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Who really cooks the books?

There is a crisis of confidence today about corporate earnings reports and the credibility of chief executives. And it's justified.

For many years, I've had little confidence in the earnings numbers reported by most corporations. I'm not talking about Enron and WorldCom _ examples of outright crookedness. Rather, I am referring to the legal, but improper, accounting methods used by chief executives to inflate reported earnings.

The most flagrant deceptions have occurred in stock-option accounting and in assumptions about pension returns. The aggregate misrepresentation in these two areas dwarfs the lies of Enron and WorldCom.

In calculating the pension costs that directly affect their earnings, companies in the Standard & Poor's index of 500 stocks are today using assumptions about investment return rates that go as high as 11 percent.

The rate chosen is important: In many cases, an upward change of a single percentage point will increase the annual earnings a company reports by more than $100-million.

It's no surprise that many chief executives opt for assumptions that are wildly optimistic, even as their pension assets perform miserably. These CEOs ignore this unpleasant reality and their obliging actuaries and auditors bless whatever rate the company selects.

How convenient: Client A, using a 6.5 percent rate, receives a clean audit opinion _ and so does client B, which opts for an 11 percent rate.

All that is bad, but the far greater sin has been option accounting. Options are a huge cost for many corporations and a huge benefit to executives. No wonder they have fought to avoid making a charge against their earnings. Without blushing, almost all CEOs have told their shareholders that options are cost-free.

For these CEOs I have a proposition: Berkshire Hathaway will sell you insurance, carpeting or any of our other products in exchange for options identical to those you grant yourselves. It'll all be cash-free. But do you really think your corporation will not have incurred a cost when you hand over the options in exchange for the carpeting? Or do you really think that placing a value on the option is just too difficult to do, one of your other excuses for not expensing them? If these are the opinions you hold, call me collect. We can do business.

Chief executives frequently claim that options have no cost because their issuance is cashless. But when they do so, they ignore the fact that many CEOs regularly include pension income in their earnings, though it doesn't deliver a dime to their companies.

They also ignore another reality: When corporations grant restricted stock to their executives these grants are expensed, even though no cash changes hands.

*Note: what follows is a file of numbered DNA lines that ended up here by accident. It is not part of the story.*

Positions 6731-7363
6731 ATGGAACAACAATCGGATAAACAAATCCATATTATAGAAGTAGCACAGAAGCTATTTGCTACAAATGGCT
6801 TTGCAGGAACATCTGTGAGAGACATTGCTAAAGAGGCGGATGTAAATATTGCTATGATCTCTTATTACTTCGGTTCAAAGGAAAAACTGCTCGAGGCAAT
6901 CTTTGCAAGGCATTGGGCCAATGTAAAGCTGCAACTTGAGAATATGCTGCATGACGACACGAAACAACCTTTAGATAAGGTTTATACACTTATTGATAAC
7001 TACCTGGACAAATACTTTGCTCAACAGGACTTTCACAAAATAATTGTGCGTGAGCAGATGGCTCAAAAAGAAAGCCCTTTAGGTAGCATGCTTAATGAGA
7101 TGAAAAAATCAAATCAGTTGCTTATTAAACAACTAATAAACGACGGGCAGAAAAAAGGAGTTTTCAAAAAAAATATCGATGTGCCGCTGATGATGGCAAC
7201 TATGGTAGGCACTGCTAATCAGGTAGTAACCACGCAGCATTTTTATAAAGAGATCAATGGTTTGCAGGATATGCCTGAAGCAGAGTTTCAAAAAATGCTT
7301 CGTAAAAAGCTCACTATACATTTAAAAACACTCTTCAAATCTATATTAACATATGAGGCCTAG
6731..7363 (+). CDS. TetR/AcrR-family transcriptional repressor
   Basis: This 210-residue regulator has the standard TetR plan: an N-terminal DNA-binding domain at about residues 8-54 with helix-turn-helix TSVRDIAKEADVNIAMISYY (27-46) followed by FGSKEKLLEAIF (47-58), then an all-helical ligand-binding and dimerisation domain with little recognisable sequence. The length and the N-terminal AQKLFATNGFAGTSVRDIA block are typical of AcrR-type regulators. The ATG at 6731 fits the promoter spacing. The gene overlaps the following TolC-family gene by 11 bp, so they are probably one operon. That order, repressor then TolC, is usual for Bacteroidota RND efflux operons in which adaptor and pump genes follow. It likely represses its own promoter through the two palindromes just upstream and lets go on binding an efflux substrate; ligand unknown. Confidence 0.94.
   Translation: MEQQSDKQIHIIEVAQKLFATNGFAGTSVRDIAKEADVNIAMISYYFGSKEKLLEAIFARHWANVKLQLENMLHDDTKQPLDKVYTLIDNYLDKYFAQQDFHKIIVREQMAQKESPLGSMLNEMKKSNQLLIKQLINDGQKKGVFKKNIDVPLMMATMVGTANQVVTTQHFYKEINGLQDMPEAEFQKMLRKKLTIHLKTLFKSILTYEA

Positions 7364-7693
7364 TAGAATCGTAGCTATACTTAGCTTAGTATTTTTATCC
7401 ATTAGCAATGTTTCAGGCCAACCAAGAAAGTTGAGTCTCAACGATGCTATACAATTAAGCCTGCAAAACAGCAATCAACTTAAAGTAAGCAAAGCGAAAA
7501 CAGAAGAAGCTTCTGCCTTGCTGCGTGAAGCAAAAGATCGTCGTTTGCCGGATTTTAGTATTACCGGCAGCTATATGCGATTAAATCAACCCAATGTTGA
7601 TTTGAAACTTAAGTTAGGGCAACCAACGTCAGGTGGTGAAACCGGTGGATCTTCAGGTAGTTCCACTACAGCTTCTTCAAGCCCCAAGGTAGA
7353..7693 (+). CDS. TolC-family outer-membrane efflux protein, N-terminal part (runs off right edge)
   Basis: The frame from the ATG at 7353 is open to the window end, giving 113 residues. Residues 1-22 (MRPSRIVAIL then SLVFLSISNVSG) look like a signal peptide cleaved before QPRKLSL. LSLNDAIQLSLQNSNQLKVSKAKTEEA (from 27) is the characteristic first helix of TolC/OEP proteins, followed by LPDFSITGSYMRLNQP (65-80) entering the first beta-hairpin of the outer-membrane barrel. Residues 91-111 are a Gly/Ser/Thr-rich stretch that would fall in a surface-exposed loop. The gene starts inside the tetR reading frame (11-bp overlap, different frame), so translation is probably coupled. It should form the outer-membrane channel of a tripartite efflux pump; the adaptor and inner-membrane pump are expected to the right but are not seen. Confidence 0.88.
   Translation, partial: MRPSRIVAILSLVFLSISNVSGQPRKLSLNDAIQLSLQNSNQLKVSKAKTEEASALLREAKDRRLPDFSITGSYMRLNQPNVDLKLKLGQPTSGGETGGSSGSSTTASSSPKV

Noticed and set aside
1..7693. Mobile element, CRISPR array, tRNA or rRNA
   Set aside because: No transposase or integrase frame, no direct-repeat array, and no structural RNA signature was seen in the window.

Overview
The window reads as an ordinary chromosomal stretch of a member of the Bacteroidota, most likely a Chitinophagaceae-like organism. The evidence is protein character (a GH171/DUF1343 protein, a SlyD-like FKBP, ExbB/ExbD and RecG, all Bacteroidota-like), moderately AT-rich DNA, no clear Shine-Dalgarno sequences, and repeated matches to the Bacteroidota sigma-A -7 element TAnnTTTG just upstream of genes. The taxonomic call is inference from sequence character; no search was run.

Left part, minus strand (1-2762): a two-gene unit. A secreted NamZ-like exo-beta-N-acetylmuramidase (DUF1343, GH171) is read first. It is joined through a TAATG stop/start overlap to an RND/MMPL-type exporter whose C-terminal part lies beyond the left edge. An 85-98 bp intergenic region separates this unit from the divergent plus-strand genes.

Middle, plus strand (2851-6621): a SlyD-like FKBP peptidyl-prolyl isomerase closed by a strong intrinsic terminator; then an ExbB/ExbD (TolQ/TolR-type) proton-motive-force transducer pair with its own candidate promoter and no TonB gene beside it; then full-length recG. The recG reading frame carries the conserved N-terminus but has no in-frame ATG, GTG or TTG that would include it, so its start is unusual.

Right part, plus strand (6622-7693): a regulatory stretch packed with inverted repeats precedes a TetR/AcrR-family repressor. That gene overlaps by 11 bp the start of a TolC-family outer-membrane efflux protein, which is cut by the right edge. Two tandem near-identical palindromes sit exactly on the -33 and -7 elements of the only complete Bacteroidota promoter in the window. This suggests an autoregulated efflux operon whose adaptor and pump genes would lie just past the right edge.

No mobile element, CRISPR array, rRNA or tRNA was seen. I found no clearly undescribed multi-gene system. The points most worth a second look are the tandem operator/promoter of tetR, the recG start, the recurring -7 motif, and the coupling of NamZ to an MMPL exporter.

When a company gives something of value to its employees in return for their services, it is clearly a compensation expense. And if expenses don't belong in the earnings statement, where do they belong?

To clean up their act on these fronts, CEOs don't need "independent" directors, oversight committees or auditors absolutely free of conflicts of interest. They simply need to do what's right. As Alan Greenspan forcefully declared last week, the attitudes and actions of CEOs are what determine corporate conduct.

Indeed, actions by Congress and the Securities and Exchange Commission have the potential of creating a smoke screen that will prevent real accounting reform.

The Senate, itself is the major reason corporations have been able to duck option expense. On May 3, 1994, the Senate, led by Sen. Joseph Lieberman, pushed the Financial Accounting Standards Board and Arthur Levitt, then chairman of the SEC, into backing down from mandating that options be expensed.

Levitt has said that he regrets this retreat more than any other move he made during his tenure as chairman. Unfortunately, current SEC leadership seems uninterested in correcting this matter.

I don't believe in Congress setting accounting rules. But the Senate opened the floodgates in 1994 to an anything-goes reporting system, and it should close them now. Rather than holding hearings and fulminating, why doesn't the Senate just free the FASB by rescinding its 1994 action?

CEOs want to be respected and believed. They will be _ and should be _ only when they deserve to be. They should quit talking about some bad apples and reflect instead on their own behavior.

Recently, a few CEOs have stepped forward to adopt honest accounting. But most continue to spend their shareholders' money, directly or through trade associations, to lobby against real reform. They talk principle, but, for most, their motive is pocketbook.

For their shareholders' interest, and for the country's, CEOs should tell their accounting departments today to quit recording illusory pension income and start recording all compensation costs.

They don't need studies or new rules to do that. They just need to act.

Warren E. Buffett is the chief executive officer of Berkshire Hathaway Inc., a diversified holding company.

New York Times